For Kim, a 30-year-old teacher in North Carolina, it happens pretty much every time she has an orgasm: a feeling of profound sadness washes over her and she experiences a sense of regret. “It’s not that I don’t like sex,” she said in an interview. “I enjoy sex, I like to have orgasms, but after an orgasm, I feel this wave of sadness. It only lasts around a minute, but I’m just like, ‘Ugh, that doesn’t feel good.’ ”
For Kim’s sister, Rachel, 27, it’s even worse. She says that since she was a young adolescent, around 12 or 13, after an orgasm darkness and despair descends on her for 10 to 15 minutes. “It’s just really sad,” she said. “Almost like a feeling of homesickness, but I’m home. It happens every single time.”
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Kim and Rachel (both happily married, they say, and both asking that their last names be omitted) had shared their intimate distress in the past — the topic came up when they both had a similar sadness breast-feeding their babies; a condition, they discovered, that’s known as dysphoric milk ejection reflex, or D-MER. But they didn’t fully realize their post sex sadness was “a thing” until they came across a Facebook post about a new study that called it by its official name: postcoital dysphoria, or PCD.
Also called “postcoital tristesse,” literally “sadness” in French, it’s a condition marked by feelings of melancholy, agitation, anxiety or sadness after intercourse that can last between five minutes and two hours. Sometimes there are tears.
If you look it up on Wikipedia you’ll learn “the phenomenon is traced to the Greek doctor Galen, who wrote, ‘Every animal is sad after coitus except the human female and the rooster.’ ”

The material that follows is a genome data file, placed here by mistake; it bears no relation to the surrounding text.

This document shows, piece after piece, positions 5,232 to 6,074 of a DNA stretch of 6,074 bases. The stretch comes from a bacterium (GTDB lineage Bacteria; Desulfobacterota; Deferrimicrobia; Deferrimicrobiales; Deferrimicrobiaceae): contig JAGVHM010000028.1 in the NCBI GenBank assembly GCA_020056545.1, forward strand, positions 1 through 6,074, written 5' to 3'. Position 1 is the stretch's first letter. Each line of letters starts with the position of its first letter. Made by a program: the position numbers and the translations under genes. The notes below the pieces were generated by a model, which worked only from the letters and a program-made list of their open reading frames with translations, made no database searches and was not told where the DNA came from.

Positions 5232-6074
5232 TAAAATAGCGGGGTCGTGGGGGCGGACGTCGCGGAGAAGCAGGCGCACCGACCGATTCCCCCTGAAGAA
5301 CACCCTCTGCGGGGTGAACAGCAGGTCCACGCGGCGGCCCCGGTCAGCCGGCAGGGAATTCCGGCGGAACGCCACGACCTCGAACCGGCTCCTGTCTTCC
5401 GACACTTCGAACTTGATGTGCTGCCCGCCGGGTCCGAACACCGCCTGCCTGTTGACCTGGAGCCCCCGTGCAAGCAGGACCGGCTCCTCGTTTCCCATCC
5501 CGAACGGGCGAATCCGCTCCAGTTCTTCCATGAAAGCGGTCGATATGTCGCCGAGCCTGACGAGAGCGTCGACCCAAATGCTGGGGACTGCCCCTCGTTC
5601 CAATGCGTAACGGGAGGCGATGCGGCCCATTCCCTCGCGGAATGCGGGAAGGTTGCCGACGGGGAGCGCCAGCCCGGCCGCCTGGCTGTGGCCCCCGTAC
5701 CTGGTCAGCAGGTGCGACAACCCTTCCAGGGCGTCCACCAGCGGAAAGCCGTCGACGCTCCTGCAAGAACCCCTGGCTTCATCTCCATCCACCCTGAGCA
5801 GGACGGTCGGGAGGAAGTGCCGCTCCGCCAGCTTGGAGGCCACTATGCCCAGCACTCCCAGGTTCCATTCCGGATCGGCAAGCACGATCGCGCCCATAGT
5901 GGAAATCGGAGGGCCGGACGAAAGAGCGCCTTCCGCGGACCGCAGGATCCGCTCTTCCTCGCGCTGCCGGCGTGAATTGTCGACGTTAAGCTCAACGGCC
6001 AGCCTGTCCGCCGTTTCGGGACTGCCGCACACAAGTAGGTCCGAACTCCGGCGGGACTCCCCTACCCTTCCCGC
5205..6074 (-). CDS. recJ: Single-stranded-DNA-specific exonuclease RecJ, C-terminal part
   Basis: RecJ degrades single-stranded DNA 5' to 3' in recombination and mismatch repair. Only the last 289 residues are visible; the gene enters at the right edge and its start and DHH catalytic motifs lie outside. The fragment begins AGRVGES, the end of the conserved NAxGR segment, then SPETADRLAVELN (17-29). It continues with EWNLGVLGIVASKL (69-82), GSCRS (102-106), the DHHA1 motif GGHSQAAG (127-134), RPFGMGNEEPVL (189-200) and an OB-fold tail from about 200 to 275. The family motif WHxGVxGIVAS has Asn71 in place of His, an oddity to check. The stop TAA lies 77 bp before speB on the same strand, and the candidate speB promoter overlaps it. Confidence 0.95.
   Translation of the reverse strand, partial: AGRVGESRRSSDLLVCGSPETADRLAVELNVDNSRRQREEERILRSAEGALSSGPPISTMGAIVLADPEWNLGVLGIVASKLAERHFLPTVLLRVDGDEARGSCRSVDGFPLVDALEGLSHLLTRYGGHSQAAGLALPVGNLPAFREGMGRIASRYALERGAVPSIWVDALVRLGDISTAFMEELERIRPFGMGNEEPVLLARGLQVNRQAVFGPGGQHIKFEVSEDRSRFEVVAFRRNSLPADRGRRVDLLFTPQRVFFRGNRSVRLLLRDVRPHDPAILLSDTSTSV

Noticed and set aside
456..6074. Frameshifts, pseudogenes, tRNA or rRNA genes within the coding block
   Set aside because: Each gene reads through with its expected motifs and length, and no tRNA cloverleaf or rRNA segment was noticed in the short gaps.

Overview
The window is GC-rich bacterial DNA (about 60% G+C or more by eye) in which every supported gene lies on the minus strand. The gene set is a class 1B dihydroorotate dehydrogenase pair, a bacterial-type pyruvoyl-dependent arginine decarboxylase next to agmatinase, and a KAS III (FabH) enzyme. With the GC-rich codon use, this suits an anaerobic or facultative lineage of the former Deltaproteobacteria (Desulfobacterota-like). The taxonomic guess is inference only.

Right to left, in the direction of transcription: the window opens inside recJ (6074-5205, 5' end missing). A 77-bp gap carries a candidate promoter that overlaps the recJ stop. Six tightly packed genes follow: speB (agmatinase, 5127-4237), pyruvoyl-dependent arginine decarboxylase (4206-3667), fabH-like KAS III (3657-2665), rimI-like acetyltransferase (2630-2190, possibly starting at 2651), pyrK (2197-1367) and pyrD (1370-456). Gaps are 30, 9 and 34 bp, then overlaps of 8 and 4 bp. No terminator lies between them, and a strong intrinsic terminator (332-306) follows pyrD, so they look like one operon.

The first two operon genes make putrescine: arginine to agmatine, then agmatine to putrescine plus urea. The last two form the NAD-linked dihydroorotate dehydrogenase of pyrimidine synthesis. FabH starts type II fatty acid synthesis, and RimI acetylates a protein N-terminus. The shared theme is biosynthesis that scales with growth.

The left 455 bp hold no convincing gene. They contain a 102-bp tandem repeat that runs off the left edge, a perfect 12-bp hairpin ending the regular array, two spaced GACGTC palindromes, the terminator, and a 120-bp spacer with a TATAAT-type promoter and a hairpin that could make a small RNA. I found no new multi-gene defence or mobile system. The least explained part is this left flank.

Not true, according to the new study, published in the journal Sexual Medicine and led by researchers in Australia. They found that 46 percent of women reported experiencing PCD symptoms at least once in their lifetime with 5.1 percent experiencing symptoms of the condition a few times within the past four weeks.
There are big caveats. Data for the study were collected through an online questionnaire; female students over 18 who reported being sexually active were recruited via email at Australian universities and through Facebook. Ultimately, the total sample included 195 heterosexual, mostly white women, the study notes, and so the results can’t necessarily be generalized to the broader population. (Earlier estimates of the condition vary.)
“We go through life with our defenses up, and after sex, with that release, sometimes the feelings just flood in.”
There are a number of theories on what’s behind PCD, and clearly more research is needed. Some say it’s hormones, others suggest the intense emotional release after sex let’s loose other deep emotions. Past sexual abuse may play a role in some cases, but this particular study suggests it’s not the main driver.
Judy Silverstein, a psychologist and sex therapist in Needham, Massachusetts, says she’s worked with many women who have tears or sadness after sex. She said she believes that biology, in addition to psychology, could be a factor.
“When orgasm occurs … there is a physiological release — after a buildup of sexual tension — which may lead to tears (or laughter) not accounted for by psychological variables,” she said. Continue reading